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More heat on Bangkok authorities as flood problems mount

Publication Date : 21-09-2012

 

More than 235,000 people across Thailand have been struggling with floods, according to the latest updates from the Disaster Prevention and Mitigation Department.

Bangkok residents were not officially recognised as flood victims but in the wake of heavy rain, hundreds of thousand of them were stuck in bad traffic as floodwater swamped the surface of many roads in the Din Daeng, Ram-Indra, Huai Kwang, Ratchadaphisek and Rama VI areas last night.

Speaking before last night's flood woes, Deputy government spokesman Anusorn Lamsa-ard yesterday attacked the Bangkok Metropolitan Administration (BMA) for failing to keep the city's roads dry on several days over the past week. He said at least 29 Bangkok roads were flooded, paralysing traffic and affecting hundreds of thousands of city residents.

"The Bangkok governor and his deputies should have done better," Anusorn said, adding that the BMA's explanation about the flooding being temporary and that it had been caused by heavy downpours was just not acceptable.

"You have to manage the situation better. The Bangkok governor has often said that the capital's water-drainage system is designed to deal with rainfall, not upstream run-off. But see what is happening in Bangkok now."

Anusorn was speaking one day after Prime Minister Yingluck Shinawatra publicly questioned BMA's efficiency in water management.

Meanwhile, Bangkok Governor Sukhumbhand Paribatra yesterday inspected a pump station in the capital and was said to be working closely with the Royal Irrigation Department to control the water situation in the capital.

In a related development, a House committee on science and technology yesterday summoned relevant officials to provide information on water-management and flood-prevention plans.

During the session, the panel's chairman Samut Prakan MP Prasert Chaikijdennapalai questioned why Bangkok's giant water-drainage tunnels only appeared to be working at 70 per cent of their capacity.

"Are these tunnels worth the huge sums spent on them?" he asked.

Prasert hails from the ruling Pheu Thai Party, while opposition Democrat Party member Sukhumbhand leads the BMA.

Speaking before the House committee, Sanya Sheenimit - the chief of the BMA's Drainage and Sewerage Department - said his office had already prepared water-drainage tunnels, pumps and ponds to deal with rainfall and prevent flooding.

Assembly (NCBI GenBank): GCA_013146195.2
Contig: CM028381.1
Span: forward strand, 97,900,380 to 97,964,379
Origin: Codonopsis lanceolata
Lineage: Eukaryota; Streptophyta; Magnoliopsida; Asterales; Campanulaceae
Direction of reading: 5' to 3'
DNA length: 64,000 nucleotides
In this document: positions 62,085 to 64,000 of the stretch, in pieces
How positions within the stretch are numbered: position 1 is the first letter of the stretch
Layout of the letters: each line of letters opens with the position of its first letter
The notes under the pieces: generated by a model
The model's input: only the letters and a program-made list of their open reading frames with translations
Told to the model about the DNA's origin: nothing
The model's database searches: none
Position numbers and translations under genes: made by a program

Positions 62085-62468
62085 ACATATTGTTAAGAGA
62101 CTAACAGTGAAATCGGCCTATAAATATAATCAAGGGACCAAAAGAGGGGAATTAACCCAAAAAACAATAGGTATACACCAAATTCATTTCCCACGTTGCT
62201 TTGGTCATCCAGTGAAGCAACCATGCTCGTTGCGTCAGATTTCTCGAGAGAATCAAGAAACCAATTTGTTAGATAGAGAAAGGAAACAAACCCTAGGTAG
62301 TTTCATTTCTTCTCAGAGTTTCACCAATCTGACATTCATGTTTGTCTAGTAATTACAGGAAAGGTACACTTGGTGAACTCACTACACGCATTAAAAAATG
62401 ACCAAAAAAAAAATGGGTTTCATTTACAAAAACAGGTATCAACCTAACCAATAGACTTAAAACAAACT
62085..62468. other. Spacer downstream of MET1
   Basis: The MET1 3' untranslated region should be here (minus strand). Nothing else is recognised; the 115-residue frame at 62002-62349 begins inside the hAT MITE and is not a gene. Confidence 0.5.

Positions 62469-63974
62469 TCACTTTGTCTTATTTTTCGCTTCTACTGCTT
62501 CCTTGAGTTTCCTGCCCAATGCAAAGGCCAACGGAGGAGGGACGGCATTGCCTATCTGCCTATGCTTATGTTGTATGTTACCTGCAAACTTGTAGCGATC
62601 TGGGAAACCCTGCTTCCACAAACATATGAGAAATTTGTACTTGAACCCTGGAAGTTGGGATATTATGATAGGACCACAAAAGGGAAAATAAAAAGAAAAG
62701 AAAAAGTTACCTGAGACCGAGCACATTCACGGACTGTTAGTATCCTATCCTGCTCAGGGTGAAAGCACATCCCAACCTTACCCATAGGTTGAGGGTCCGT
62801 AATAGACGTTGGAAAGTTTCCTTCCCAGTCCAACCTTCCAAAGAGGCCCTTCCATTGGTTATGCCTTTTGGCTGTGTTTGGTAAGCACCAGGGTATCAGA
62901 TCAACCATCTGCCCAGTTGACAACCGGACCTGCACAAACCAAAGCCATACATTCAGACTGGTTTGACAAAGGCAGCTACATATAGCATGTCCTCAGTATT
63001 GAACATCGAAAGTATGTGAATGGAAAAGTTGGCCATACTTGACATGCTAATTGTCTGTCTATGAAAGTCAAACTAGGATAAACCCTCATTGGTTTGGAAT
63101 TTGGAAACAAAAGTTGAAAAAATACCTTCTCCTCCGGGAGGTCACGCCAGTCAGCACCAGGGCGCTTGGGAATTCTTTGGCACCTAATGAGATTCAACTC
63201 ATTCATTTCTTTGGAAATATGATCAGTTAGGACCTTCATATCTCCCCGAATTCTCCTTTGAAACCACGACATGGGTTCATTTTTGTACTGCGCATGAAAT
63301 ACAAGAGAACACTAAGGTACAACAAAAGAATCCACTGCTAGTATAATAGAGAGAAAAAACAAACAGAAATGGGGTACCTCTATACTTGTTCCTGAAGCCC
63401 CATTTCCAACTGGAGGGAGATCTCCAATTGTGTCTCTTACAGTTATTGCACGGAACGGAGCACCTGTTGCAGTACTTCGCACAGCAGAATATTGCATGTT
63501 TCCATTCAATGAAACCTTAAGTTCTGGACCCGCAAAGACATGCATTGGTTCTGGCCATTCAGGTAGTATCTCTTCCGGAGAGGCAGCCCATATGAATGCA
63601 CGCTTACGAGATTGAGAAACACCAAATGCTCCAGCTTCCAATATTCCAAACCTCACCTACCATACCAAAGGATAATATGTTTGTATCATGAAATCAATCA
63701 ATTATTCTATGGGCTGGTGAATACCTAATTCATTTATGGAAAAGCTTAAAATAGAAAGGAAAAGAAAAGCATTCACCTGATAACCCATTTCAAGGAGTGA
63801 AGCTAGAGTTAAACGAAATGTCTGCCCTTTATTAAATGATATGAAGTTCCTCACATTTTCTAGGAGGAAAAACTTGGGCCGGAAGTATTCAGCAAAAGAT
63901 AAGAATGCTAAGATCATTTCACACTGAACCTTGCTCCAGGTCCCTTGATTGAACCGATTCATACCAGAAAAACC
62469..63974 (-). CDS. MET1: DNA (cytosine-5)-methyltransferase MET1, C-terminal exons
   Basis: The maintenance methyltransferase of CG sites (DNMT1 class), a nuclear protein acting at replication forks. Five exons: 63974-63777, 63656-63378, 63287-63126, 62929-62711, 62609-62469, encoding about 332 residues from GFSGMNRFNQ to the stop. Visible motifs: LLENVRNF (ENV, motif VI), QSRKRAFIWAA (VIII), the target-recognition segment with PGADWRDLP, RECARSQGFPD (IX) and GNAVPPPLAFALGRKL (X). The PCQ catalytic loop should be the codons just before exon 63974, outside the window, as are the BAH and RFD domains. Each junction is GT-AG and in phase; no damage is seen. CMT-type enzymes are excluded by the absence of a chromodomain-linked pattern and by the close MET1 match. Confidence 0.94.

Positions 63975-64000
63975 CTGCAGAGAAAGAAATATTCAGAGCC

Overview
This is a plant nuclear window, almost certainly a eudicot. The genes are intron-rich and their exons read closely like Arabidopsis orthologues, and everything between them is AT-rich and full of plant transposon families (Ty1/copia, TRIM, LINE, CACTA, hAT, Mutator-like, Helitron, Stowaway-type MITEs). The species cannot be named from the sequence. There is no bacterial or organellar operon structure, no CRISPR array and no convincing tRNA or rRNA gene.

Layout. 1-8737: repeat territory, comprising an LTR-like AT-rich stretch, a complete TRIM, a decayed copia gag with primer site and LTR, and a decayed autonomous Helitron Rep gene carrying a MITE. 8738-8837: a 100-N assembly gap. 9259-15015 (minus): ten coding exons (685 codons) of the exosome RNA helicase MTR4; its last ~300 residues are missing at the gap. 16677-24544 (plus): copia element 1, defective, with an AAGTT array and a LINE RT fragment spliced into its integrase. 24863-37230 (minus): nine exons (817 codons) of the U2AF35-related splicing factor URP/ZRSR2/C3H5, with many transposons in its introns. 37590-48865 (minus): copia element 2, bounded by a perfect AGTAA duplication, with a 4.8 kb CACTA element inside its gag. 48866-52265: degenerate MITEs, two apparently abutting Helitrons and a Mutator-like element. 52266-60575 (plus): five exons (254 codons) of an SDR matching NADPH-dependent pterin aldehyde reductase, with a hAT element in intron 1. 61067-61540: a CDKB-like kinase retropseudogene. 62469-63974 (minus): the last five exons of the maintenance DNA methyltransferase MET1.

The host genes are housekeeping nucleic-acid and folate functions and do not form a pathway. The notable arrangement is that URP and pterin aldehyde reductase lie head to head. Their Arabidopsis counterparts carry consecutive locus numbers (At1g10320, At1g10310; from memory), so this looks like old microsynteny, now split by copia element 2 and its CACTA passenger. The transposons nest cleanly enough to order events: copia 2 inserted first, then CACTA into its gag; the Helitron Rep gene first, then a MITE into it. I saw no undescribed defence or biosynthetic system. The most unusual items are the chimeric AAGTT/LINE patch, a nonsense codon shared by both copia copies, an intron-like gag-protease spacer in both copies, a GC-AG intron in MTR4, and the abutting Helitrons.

"If water reaches the tunnels, it will be drained away very quickly," he insisted.

Sanya also explained that the total rainfall in Bangkok between September 14 and 16 stood at 382 millimetres, while Bangkok's water-drainage system was designed to accommodate just 60 millimetres of rainfall each day.

"This means that when it rains really hard, it will take a few hours to drain out the water," he said.

Speaking separately, Deputy Bangkok Governor Vallop Suwandee called on central government officials to inspect the capital's giant water-drainage tunnels for themselves.

Sa Kaew province appeared to be bearing the brunt of the disaster yesterday as thousands of students struggled through floodwaters well over 2 metres high. The Office of the National Water and Flood Management Policy (ONWFMP) announced that the situation was "severe".

Locals in 11 remote border villages in Aranyaprathet district's Tambon Takham complained that they had to scrape by without very much to eat or drink before flood-relief finally arrived yesterday.

When the team led by Colonel Prawee Chakrabhand from the Burapha Force's 12th Ranger Taskforce arrived with relief items, the locals expressed strong - if mixed - emotions. Some were overjoyed to finally get some help, while others were resentful that they had been left on their own for days.

Floods first hit Sa Kaew on Monday, and Governor Sanit Naksuksri said he had mobilised more than 500 rescue workers, soldiers and policemen to help those affected.

According to the ONWFMP, the situation in the province is worse than in 15 other disaster-hit provinces, where the situation was described as "moderate or minor". These provinces are Ang Thong, Suphan Buri, Phichit, Sukhothai, Phitsanulok, Chai Nat, Chon Buri, Saraburi, Chaiyaphum, Nakhon Pathom, Pathum Thani, Prachin Buri, Nakhon Sawan, Nakhon Nayok and Ayutthaya.

 

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